Answer: True.
Captain William Mynors of the British East India Company named it as he sailed past on Christmas Day, 1643.


29) What is the gift given in the eighth verse of the song “The Twelve Days of Christmas”?
Answer: Maids-a-milking.
Twelve drummers drumming, eleven pipers piping, ten lords a-leaping, nine ladies dancing, eight maids a-milking, seven swans a-swimming, six geese a-laying, five golden rings, four colly birds, three French hens, two turtle doves, and a partridge in a pear tree.


30) Immigrants of which nationality are credited with importing the tradition of Santa Claus to the Americas?
Answer: Dutch.
Dutch immigrants brought the tradition of Sinterklaas (based on St. Nicholas, the 4th-century bishop of Myra) to New Amsterdam (later New York).


31) Who wrote the 1822 poem “A Visit from St. Nicholas” (also called “The Night Before Christmas”)?
Answer: Clement Clarke Moore.
Moore is said to have composed the poem, which begins “’Twas the night before Christmas…,” to entertain his children.


32) In what century was December 25 first identified as the day when Jesus was born?
Answer: 3rd century CE.
December 25 was first identified as the date of Jesus’ birth by Sextus Julius Africanus in 221 and later became the universally accepted date.


33) True or False: George Frideric Handel’s Messiah was originally written for Easter.
Answer: True.
The oratorio, which many listeners now associate with Christmas, was first performed on April 13, 1742.


34) True or False: The first commercially produced Christmas cards were made in the United States.
Answer: False.
The first Christmas cards were designed in England by John Callcott Horsely in 1843.


SOCIETY RANDOMIZER – Society Culture Religion and Mythology Quiz Questions Part 5


35) What name is given to Saint Matthew’s words: “Whatsoever you would that men should do to you, do ye even so to them”?
Answer: Golden Rule.
Essentially, treat others the way you would like to be treated.


36) How do you coddle an egg?
Answer: Gently and slowly, in the liquid held just below the boiling point.
“Coddled” eggs are lightly and gently cooked.


37) What day of the week is the first day of Lent?
Answer: Wednesday.
The first day of the Christian observance of Lent is always a Wednesday, known as Ash Wednesday.


38) What does the red stripe on the barber’s pole represent?
Answer: Blood.
It represents the blood spilled in early bloodletting practices.


39) What was Italian football (soccer) player Roberto Baggio’s nickname?
Answer: The Divine Ponytail.
Roberto Baggio was nicknamed “the Divine Ponytail.”


40) Before becoming an actor, George Clooney tried out for what professional baseball team?
Answer: Cincinnati Reds.
Clooney tried out while a teenager but failed to land a contract.


41) How are flags flown as a sign of mourning?
Answer: At half-mast.
It is first raised all the way then lowered to halfway down the pole.


42) In what year did the National Hockey League take control of the Stanley Cup?
Answer: 1926.
The Stanley Cup was first awarded in 1893, to an amateur team from Montreal, but it became the centerpiece of professional hockey in North America in 1926.


43) What is a Blackwall hitch?
Answer: A knot.
The knot is used to secure a rope to a hook.


CLASSICAL COMPOSERS – Society Culture Religion and Mythology Quiz Questions Part 6


44) Which contemporary composer wrote a piece consisting entirely of silence?
Answer: John Cage.
In 4’33”, or Four Minutes, Thirty-three Seconds (1952), the performers remain silent onstage for that length of time.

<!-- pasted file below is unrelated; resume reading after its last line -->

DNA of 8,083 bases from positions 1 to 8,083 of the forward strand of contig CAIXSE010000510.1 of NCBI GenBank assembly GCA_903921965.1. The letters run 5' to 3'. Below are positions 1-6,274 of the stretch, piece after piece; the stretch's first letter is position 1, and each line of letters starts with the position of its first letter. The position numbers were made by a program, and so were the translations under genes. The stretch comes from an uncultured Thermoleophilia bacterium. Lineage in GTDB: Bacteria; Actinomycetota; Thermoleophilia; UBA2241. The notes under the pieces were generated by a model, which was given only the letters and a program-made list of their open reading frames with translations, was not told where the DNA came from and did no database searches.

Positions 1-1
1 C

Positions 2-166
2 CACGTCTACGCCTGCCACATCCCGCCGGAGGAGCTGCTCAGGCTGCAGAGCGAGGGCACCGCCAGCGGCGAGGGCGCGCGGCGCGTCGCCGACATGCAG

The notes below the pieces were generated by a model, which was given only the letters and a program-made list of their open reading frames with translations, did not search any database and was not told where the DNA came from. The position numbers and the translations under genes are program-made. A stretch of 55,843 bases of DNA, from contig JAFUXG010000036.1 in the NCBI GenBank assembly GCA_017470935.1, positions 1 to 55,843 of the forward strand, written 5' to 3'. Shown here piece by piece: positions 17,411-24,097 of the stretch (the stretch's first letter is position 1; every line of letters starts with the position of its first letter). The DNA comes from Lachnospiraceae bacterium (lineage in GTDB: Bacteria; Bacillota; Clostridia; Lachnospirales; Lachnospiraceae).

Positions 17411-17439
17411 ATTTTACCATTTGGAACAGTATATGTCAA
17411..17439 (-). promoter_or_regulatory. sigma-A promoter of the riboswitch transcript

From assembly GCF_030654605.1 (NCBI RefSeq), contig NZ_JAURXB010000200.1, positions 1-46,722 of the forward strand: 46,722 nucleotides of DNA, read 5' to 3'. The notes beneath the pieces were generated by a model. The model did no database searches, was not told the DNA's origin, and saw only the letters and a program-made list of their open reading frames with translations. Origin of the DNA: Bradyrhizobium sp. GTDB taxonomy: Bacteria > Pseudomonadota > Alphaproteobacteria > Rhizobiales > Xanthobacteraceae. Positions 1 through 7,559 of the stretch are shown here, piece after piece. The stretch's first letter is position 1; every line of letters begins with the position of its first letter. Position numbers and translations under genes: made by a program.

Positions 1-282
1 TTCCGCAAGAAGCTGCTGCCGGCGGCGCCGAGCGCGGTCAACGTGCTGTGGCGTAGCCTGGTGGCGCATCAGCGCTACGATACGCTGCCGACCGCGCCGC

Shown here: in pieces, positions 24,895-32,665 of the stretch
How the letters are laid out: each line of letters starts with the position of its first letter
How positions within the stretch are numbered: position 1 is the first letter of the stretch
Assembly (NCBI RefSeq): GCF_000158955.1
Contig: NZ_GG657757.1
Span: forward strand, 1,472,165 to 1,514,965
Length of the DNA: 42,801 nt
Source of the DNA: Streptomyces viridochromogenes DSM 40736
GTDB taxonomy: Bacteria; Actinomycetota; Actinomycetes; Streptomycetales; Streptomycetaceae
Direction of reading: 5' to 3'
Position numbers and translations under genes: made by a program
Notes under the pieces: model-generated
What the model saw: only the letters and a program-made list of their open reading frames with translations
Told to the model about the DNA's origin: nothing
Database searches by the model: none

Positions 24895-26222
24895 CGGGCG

45) Which medieval composer and mystic was declared a saint of the Roman Catholic Church by Pope Benedict XVI in 2012?
Answer: Hildegard von Bingen.
Hildegard was also a visionary, a prophet, a poet, and the author of hagiographies and treatises on medicine and natural history.


46) Which composition by Ludwig van Beethoven inspired a novella of the same title by Leo Tolstoy, in which a jealous husband murders his wife after she and another man play the composition together?
Answer: The Kreutzer Sonata.
Tolstoy’s The Kreutzer Sonata (1891) reinforced the notion that the sonata for violin and piano, first performed in 1803, inspired immoral passions and was inappropriate for ladies.


47) Which major American composer also ran a successful insurance company?
Answer: Charles Ives.
Ives worked in the insurance business for 30 years and composed in his spare time.


48) Which renowned Russian Romantic composer was also a professor of chemistry?
Answer: Aleksandr Borodin.
Borodin was also a medical doctor and a campaigner for women’s rights.


49) Which composer’s Sixth Symphony features the ringing of cowbells offstage?
Answer: Gustav Mahler.
Mahler intended the cowbells, which also appear onstage, to evoke the loneliness of the Alpine countryside.


50) What renowned 19th-century pianist, composer, and teacher became known as the Queen of the Piano during a successful recital career lasting more than 60 years?
Answer: Clara Schumann.
Schumann regularly premiered the piano works of her husband, Robert, whose hand injury prevented him from performing in public.


51) What composer wrote a symphony in which the musicians stop playing one by one and leave the stage until only two are left?
Answer: Joseph Haydn.
Haydn designed the finale of the Farewell Symphony, No. 45, as a not-so-subtle request to his patron, Prince Miklós Esterházy, to end his extended stay at his remote summer palace, Esterháza, so that his musicians, Haydn included, could return to their wives and families in Eisenstadt. The prince took the hint.


52) Of which composer did Igor Stravinsky say, “[He] did not write 400 concertos; he wrote the same concerto 400 times”?
Answer: Antonio Vivaldi.
There are nearly 500 surviving concerti by Vivaldi. Contrary to Stravinsky’s remark, they are not indistinguishable.


53) What Soviet composer’s death preceded that of Joseph Stalin by approximately 50 minutes?
Sergey Prokofiev.
Answer: Prokofiev and Stalin both died on March 5, 1953. There were no flowers at Prokofiev’s sparsely attended funeral, because all available blooms in Moscow had been requisitioned for the dead dictator.